President Trump did more than retaliate for Bashar al-Assad's illegal and inhumane use of nerve agents against civilians when he ordered the launch of 59 Tomahawk missiles to destroy al-Shayrat airbase in Syria. He also detonated a few shibboleths of his predecessor's foreign policy.
First is the idea that President Obama's 2013 deal to remove Assad's weapons of mass destruction was a success. Susan Rice and John Kerry have lauded the agreement with Russia to supervise the extraction and destruction of Assad's weapons stockpiles as recently as the last year. But Assad's brazen attack on civilians in Idlib Province exposed their celebrations as premature. Trump's swift, decisive, and limited response ended more than a half decade of vacillation toward's Assad's behavior. Obama diplomacy failed, but hard power may yet deter Assad from using weapons banned for almost a century.
The second casualty of the U.S. strike was the absurd Obama line that the only alternatives available to a president are inaction on one hand and a massive ground invasion and occupation on the other. Obama and the architects of his echo chamber would slam any advocate of military measures as a bloodthirsty warmonger ready to repeat the worst mistakes of the U.S. experience in Iraq and Afghanistan. But the reality has always been that there are a range of intermediary steps America can take to pursue her objectives and enforce the standards of Western civilization. The destruction of al-Shayrat is an example of coercive diplomacy similar to the airstrikes President Reagan deployed against Muammar Qaddafi and President Clinton deployed against Slobodan Milosevic. The immediate aim is punitive, to deter the further use of nerve gas against civilians. The longer-term goal is to remove Assad from power and reach a settlement that would in all likelihood partition Syria into sectarian zones of influence. Both objectives are impossible through diplomacy alone. Only through the introduction of force might we frighten the Syrians and their supporters into giving up Assad—if not the Alawite power structure—and winding down his war machine.
Which brings us to the final straw man Trump lit on fire. When President Obama punted on Syria in 2013, he claimed there was no international support for limited intervention. True, David Cameron lost a vote in Parliament on the matter. But the actual powers Obama didn't want to offend were Iran and Russia. He worried they would scuttle the Iran nuclear deal as payback. The loss of American credibility, the confidence of allies, and Syrian civilians were all factored into the cost of an Iranian promise not to test a bomb for 10 years.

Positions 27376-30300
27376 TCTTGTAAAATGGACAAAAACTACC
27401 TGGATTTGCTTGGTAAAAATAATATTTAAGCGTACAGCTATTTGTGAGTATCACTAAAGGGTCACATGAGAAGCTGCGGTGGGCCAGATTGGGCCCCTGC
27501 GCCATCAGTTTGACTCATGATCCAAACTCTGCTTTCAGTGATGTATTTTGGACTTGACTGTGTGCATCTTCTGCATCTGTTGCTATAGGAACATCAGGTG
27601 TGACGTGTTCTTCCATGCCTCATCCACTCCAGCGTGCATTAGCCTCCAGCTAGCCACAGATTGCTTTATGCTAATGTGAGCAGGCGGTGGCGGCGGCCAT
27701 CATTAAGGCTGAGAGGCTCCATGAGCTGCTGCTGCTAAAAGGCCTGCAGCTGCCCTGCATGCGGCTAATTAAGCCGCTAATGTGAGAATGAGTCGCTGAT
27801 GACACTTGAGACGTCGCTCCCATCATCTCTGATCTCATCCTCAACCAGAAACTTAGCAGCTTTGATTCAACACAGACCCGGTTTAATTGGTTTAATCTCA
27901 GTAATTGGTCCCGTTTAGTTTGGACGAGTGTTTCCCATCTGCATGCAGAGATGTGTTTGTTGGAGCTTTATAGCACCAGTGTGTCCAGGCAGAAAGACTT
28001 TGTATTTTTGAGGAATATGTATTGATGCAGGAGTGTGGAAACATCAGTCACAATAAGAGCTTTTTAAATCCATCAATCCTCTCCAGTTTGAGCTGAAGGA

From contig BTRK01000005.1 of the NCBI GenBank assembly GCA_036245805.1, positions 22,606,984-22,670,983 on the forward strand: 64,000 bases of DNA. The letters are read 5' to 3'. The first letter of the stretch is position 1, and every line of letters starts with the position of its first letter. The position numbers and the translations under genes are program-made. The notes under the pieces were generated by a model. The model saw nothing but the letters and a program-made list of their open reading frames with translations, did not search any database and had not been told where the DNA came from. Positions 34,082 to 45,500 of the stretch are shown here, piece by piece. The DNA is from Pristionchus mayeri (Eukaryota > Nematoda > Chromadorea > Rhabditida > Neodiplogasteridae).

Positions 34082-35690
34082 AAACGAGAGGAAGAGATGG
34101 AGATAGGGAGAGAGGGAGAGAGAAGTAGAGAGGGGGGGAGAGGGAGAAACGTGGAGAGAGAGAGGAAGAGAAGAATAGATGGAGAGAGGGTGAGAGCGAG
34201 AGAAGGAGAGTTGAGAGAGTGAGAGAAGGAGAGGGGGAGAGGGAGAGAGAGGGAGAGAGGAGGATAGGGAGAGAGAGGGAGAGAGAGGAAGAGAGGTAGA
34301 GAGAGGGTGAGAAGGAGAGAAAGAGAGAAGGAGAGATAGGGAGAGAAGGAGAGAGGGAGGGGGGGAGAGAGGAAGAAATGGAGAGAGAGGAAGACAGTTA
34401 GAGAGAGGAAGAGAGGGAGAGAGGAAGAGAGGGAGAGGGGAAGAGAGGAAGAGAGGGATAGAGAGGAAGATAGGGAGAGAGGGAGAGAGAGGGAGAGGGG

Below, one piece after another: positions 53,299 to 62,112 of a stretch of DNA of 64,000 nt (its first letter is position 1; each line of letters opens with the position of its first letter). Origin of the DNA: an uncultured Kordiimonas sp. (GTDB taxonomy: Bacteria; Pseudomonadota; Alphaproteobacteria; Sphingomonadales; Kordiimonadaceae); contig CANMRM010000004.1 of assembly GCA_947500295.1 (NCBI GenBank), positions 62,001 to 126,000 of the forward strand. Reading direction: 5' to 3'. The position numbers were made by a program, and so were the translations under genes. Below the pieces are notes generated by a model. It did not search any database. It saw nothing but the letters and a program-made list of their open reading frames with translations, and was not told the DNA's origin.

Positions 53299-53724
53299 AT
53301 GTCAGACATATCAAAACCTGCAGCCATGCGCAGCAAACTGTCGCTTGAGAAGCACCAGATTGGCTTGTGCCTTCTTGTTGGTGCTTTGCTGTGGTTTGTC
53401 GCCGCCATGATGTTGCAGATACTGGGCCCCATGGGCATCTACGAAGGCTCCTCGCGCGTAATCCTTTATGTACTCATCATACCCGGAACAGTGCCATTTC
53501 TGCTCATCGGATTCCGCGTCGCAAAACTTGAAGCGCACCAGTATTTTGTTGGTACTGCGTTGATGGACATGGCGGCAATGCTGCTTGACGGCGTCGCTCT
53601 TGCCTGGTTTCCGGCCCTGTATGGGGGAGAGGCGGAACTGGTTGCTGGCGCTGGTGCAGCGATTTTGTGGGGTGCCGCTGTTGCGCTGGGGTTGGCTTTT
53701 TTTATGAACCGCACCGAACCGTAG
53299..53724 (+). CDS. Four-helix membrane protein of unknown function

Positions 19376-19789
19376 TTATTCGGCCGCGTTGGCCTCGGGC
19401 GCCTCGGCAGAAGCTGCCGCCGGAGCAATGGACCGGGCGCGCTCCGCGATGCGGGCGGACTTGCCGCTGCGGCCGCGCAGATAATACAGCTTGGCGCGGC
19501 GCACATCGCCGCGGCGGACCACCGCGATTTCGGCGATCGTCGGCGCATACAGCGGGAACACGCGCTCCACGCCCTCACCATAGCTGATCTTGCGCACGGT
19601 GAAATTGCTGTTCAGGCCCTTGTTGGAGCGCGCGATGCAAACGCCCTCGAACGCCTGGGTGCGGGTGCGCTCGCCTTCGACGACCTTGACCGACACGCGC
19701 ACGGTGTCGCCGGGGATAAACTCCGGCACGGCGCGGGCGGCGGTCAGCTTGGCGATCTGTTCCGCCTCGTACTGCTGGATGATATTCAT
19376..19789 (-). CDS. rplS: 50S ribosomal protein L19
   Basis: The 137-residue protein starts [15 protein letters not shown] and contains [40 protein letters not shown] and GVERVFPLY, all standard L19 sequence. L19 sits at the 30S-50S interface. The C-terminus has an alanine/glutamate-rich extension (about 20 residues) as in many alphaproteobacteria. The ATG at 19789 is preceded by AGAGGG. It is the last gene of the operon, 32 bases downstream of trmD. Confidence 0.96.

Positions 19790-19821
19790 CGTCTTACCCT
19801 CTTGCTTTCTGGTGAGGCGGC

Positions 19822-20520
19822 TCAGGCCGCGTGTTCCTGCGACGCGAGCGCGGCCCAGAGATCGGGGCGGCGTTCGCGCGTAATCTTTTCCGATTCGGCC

Well, the rapprochement with Iran, if it ever existed, is over. In recent weeks President Trump has met with the leaders of our traditional Sunni allies: Saudi Arabia, Egypt, and Jordan. He has signed off on aid to Saudi in its war against Iranian proxies in Yemen. He has approved weapons to Bahrain, which is worried about Iranian influence over its Shiite population. America is heavily involved in Iraq and Syria. And now, by striking Assad, President Trump has targeted Iran's most prominent servant.
Where things go from here is anyone's guess. One of the reasons I urged Congress not to support Obama's airstrikes in 2013 was worry not only over the president's ambivalence but also possible escalation. Presidential ambivalence is gone, but my worry remains. I do think that this operation was about the best one could hope for: the message and objective was clear, the focus limited, the force overwhelming, support broad and deep. Assad may think twice before using these deadly agents again. Russia may be more inclined to replace him with one of his generals. But it is still worth thinking through possible responses if Assad crosses one of President Trump's many lines again. Whatever the future holds, we do know this: President Trump's foreign policy will look nothing like President Obama's.